Whether you enjoy it steamed, sauteed or mixed in your morning omelet, you can't beat the health benefits of broccoli. As a nutrient-rich vegetable, broccoli is a good source of vitamin A, vitamin C, iron, potassium and fiber. Not just the florets, but the stem too. If you're looking for a delicious way to boost your daily fiber intake, be sure to include the stem of the broccoli along with its bright green florets.
The broccoli stem, also known as the stalk, is low in calories and as nutrient-rich as its florets. In fact, one stem contains more vitamin C than a medium orange. One broccoli stem contains 32 calories, 3.4 grams of protein, 6 grams of carbohydrates, 55 milligrams of calcium, 1 milligram of iron, 370 milligrams of potassium, 106 milligrams of vitamin C and 456 International Units of vitamin A.
Fiber in Broccoli Stem
In addition to being a good source of a number of essential vitamins and minerals, the broccoli stem is also a good source of fiber, with 3 to 4 grams of fiber in one stem. You need about 14 grams of fiber for every 1,000 calories you eat. But in general, adult women need about 25 grams of fiber a day, and adult men require 38 grams of fiber a day. Including the broccoli stem can boost your daily fiber intake, making it easier for you to reach your daily needs.
Fiber and Health
The fiber in the broccoli stem offers a number of health benefits. According to the American Dietetic Association, people who include more fiber in their diet tend to have an easier time maintaining a healthy weight. Fiber in foods slows digestion, improving satiety, helping you better manage your hunger. Fiber also helps prevent constipation by adding bulk to your stool and softening it. Including more fiber in your diet from foods like the broccoli stem may also reduce your risk of chronic diseases such as heart disease and diabetes.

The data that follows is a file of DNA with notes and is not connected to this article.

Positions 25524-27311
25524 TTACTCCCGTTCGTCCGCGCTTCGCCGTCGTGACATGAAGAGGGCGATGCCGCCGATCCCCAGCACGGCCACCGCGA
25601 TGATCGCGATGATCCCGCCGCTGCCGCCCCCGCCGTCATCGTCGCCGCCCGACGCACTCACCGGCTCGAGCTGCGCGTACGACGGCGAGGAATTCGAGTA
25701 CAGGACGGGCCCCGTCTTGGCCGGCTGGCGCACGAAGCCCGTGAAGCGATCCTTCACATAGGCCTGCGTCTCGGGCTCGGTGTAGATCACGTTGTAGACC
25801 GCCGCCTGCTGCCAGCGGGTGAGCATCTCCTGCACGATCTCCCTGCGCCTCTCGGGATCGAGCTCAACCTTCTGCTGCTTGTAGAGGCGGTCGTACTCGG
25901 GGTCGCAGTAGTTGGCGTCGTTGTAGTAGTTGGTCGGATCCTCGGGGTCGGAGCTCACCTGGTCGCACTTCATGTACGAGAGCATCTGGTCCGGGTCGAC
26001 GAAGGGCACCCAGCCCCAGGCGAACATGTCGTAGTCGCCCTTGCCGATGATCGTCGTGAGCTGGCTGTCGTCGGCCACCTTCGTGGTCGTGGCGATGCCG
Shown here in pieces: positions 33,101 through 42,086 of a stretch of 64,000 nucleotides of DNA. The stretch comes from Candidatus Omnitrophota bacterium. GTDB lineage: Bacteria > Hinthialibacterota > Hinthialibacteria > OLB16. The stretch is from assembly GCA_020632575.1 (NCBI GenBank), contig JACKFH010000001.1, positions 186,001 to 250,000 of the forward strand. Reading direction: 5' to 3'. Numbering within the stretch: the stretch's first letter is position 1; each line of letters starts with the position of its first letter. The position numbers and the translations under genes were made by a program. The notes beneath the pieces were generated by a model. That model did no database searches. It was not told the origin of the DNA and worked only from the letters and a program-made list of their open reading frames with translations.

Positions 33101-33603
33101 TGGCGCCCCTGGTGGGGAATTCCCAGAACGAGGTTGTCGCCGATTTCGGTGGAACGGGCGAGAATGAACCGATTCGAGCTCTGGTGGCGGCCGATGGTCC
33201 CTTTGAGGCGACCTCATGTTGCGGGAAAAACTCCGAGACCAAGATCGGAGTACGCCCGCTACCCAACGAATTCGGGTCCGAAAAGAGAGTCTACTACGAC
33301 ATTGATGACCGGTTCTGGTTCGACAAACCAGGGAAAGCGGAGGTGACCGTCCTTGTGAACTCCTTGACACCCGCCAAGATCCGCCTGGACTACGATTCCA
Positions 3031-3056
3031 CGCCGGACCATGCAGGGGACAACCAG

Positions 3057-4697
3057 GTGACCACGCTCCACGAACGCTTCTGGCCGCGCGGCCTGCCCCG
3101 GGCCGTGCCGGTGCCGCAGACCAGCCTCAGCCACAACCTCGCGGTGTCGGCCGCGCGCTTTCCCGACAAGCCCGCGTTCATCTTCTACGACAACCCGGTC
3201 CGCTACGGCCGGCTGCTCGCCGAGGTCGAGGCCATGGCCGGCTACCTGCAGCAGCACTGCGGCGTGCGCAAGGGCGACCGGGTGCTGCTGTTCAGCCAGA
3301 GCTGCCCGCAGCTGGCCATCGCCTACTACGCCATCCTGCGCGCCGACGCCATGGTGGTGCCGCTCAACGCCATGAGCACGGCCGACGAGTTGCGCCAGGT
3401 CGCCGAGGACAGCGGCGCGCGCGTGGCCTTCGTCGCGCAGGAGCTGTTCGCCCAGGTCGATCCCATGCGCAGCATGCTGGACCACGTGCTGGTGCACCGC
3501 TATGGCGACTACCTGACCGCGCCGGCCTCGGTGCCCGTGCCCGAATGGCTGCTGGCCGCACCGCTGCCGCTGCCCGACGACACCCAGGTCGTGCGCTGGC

Adding Broccoli Stems to Diet
The broccoli stem tends to be tougher than the florets, and you may not know how to prepare them. But the stems can be cooked the same way you cook your florets. To maximize your nutritional intake, do not peal the stem, but rather cut it into bite-size pieces or julienne it. Steaming the stems softens them, making them easier to chew. You can also stir fry the stems in vegetable oil, and add some of your favorite seasonings such as lemon or vinegar. Broccoli stems also make a nice addition to soups.
How to Cook Broccoli Stalks
Can I Eat Broccoli's Stem?
How to Eliminate Bitterness in Broccoli
How to Clean and Cook Broccoli Rabe
How to Cook Fresh Broccoli in a Slow ...
Nutrition Information on Blueberries
How to Cook Escarole Without it Being ...
How to Blanch Kale for Freezing
How to Cook Mixed Greens
Can You Juice Celery Leaves?
What Is the Nutritional Value of ...
Bok Choy Nutrition
How to Eat Kohlrabi
Serving Size of Steamed Asparagus
How to Freeze Bok Choy
How to Cook Romanesco Broccoli
How to Parboil Artichokes
Nutritional Values of Vegetables ...
Benefits of Lotus Stem
How to Steam Asparagus on the Stove
Jill Corleone is a registered dietitian and health coach who has been writing and sharing her love of food, nutrition and health with anyone who'll listen for almost 20 years. Her work has been featured on the Huffington Post, Diabetes Self-Management and Working Mother.